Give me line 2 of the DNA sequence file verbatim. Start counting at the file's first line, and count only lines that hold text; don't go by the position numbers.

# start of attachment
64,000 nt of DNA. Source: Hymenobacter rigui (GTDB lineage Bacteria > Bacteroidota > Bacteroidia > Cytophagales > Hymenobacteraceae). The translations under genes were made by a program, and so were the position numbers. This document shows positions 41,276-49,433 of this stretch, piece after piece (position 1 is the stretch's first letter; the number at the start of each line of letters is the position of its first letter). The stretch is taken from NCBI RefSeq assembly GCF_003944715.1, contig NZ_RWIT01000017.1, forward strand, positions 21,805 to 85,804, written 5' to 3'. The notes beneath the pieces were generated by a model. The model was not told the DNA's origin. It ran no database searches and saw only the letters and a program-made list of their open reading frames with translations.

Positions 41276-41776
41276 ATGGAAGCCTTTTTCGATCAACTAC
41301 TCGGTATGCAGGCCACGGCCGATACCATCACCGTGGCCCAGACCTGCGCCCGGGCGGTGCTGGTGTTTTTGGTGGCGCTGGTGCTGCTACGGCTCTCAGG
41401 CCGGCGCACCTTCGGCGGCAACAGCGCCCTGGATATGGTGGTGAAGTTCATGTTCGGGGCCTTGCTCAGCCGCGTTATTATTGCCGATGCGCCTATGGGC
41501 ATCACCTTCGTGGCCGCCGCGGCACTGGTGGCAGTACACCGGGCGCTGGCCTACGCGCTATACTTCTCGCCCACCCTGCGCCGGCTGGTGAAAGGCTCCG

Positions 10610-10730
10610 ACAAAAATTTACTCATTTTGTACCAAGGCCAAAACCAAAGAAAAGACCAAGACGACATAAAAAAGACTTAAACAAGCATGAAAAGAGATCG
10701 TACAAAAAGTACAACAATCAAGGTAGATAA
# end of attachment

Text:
Positions 41276-41776